Donna Freedman (aka Mom) wrote a very good post recently about why she’s neglecting her Roth. I know her comfort zones, so I agree with her reasoning. Well… all but one thing:
“My fondest wish is not to apply for Social or take any money out of the retirement accounts until I absolutely must. That’s because I want to leave as much as I can to my daughter, who got a late start saving for her own retirement due to disability and other issues.”
It’s true that when it comes to retirement accounts, we’re far behind most personal finance bloggers. We’re still not able to max out even basic IRAs thanks to home repairs, HVAC units and major medical expenses.
But I still don’t want her money.
What she’s giving up
Every leftover dollar in her account will be one she could’ve spent on herself: travel, more frequent massages for her bad back/frozen shoulder, etc.
Obviously, I’m not advocating blowing through all her money now. Especially since we have an agreement that she won’t die for 150 years.
Still, it bothers me that she forgoes things for my sake, even if she doesn’t really mind.
And she doesn’t. She actually enjoys being frugal, and her partner likes to save too. She also finds money in the budget to travel, though not as frequently as she might like. So it’s not that she’s depriving herself completely.
In fact, she’ll tell you that she’s doing fine and that she doesn’t lack for comfort. But this is a woman who was 54 years old before she finally accepted that it really was okay to have a strategic pizza once in awhile.
And it took me years to convince her that her pay from MSN Money meant she could quit her stressful apartment manager job.
So frankly I don’t trust her to recognize just how much she’s giving up. Which is why I don’t like her goal.
Obviously, I’ll accept whatever money she does leave me, since she seems hellbent on it. But I don’t actively want her to leave me money because a) it’s morbid and b) I want her to enjoy the fruits of her labor.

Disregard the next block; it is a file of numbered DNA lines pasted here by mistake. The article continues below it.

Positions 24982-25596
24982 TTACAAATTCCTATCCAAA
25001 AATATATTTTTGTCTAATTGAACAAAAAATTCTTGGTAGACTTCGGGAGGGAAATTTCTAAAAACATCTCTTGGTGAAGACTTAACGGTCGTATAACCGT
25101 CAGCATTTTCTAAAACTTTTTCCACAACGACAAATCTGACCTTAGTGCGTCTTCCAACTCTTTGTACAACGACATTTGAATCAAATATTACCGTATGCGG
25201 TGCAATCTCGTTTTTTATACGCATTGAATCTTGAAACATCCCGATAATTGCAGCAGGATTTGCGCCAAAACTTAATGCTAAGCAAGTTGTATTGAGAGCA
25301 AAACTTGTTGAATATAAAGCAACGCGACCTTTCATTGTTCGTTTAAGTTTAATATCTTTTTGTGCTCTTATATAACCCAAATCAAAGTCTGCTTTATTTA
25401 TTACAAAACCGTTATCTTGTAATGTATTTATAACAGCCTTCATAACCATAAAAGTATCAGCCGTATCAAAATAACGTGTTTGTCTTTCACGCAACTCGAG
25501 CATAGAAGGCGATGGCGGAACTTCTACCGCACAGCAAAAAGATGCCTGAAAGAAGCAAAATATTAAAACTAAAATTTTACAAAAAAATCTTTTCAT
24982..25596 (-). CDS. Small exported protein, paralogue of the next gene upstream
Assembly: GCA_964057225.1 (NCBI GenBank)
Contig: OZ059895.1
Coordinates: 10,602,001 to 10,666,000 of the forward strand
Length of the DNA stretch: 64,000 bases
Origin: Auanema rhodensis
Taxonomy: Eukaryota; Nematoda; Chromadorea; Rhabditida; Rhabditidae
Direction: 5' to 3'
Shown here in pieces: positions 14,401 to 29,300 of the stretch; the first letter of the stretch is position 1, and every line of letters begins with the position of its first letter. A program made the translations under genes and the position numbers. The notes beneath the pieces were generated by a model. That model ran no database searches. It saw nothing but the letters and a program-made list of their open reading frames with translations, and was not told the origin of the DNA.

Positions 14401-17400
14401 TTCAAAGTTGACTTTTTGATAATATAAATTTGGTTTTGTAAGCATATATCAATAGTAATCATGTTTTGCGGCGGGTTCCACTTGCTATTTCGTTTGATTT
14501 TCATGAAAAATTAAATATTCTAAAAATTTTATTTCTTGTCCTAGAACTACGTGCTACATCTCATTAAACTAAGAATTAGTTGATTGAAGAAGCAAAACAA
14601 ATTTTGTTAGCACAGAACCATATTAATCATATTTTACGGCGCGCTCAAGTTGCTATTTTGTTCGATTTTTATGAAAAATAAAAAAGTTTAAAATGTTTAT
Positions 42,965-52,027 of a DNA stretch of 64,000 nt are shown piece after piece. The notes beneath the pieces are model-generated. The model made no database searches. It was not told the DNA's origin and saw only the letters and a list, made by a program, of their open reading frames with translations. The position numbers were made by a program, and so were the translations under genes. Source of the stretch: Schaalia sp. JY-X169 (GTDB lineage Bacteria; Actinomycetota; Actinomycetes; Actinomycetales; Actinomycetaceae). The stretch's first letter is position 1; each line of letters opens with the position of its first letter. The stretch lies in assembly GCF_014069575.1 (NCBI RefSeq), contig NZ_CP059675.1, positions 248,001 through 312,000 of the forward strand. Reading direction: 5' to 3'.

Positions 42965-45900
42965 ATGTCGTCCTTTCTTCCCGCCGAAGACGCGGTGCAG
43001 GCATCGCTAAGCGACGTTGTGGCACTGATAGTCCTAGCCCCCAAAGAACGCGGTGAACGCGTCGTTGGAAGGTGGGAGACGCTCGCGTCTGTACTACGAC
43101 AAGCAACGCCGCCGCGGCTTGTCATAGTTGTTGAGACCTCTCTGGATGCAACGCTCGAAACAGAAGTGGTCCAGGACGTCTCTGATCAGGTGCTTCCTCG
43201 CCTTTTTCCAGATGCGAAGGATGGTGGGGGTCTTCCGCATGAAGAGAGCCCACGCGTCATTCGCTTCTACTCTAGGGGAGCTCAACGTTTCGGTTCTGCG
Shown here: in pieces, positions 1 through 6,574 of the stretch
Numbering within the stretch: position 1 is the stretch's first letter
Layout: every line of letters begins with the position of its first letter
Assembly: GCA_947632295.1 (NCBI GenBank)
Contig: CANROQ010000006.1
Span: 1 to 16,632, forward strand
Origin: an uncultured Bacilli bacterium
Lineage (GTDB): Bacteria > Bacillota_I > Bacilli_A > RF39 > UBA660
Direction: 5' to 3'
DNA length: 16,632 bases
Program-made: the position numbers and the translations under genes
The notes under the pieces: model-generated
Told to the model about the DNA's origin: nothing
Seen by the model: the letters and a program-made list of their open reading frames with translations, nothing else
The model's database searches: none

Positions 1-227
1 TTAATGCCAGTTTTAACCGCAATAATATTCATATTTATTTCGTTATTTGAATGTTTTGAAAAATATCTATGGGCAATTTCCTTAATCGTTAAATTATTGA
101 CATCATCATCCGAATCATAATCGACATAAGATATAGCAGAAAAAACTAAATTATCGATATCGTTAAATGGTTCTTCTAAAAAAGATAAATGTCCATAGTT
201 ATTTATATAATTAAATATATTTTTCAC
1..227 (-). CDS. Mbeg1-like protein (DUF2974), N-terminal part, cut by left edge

I want her to get to a point where she better prioritizes “living” over “making a living.”
I’d rather she spend money on more fun things. Or that she work even less in order to pursue more passion projects, like her amazing writing course. (Which everyone needs to buy, incidentally. So yeah, get on that, wouldya?)
The age of entitlement
But it’s not just my mom I’m worried about. I’m concerned by the sheer number of people now see an inheritance as a normal part of life.
Once upon a time, it was only the upper class who worried about such things. The non-rich might be able to leave their children a house or business.
Now? Parents fret about saving money for their kids’ college and having something for the will. They can even prioritize those goals over their own retirement.
I know that parents want to put their children first. It’s admirable. But the airlines have it right (in one thing anyway): Put your own oxygen mask on first.
I understand that there are parents who can leave money without torturing the budget. If that’s the case, well then save away. As long as you take the occasional cruise or something.
And there are parents out there who, from one point of view, actually owe their children: people who abuse, neglect or otherwise emotionally/physically cripple their kids.
Hell, if my dad left me money (and he wouldn’t, even if he had any), I’d snatch it up in a heartbeat. He filled my childhood with dread. Money won’t fix that, but I’d love to see it try.
But wealthy and/or terrible parents are in the minority. Meanwhile, the rest of the population feels pressured to leave their children a safety net. Perhaps they even believe they’re bad parents if they can’t.
Worse, kids can start believing they’re entitled to money. Entitlement rarely ends well, and in the meantime it tends to be fairly snotty.
The idea of dealing with generations of that… Well, it’s not an appealing prospect.
We’ve got (almost) nothing to give
Or hey, maybe this is sour grapes.
Even if we’re able to have a kid, we probably won’t have much to leave the lil’ sucker.
As already mentioned, we’re way behind in saving for retirement. That needs to be our top priority in 2016. Then paying off the mortgage. Then steeling ourselves for home repairs, medical issues and other unexpected expenses. Of which we have many.
So we probably won’t even be able to help out much with college. It sucks, but it comes down to oxygen masks. We can’t help anyone if we can’t breathe — financially or otherwise.
And our adorable tax deduction will be happy there’s a paid-off home to come live in while (s)he deals with huge student loans and a potentially bad job economy.
So I guess we’ll have to do that crazy thing where we just provide an environment of love, support and encouragement. Let that be our legacy.
Goodness knows, it’ll stick around long after any money runs out.
Have any of you inherited money? Do you feel obligated to leave your children money?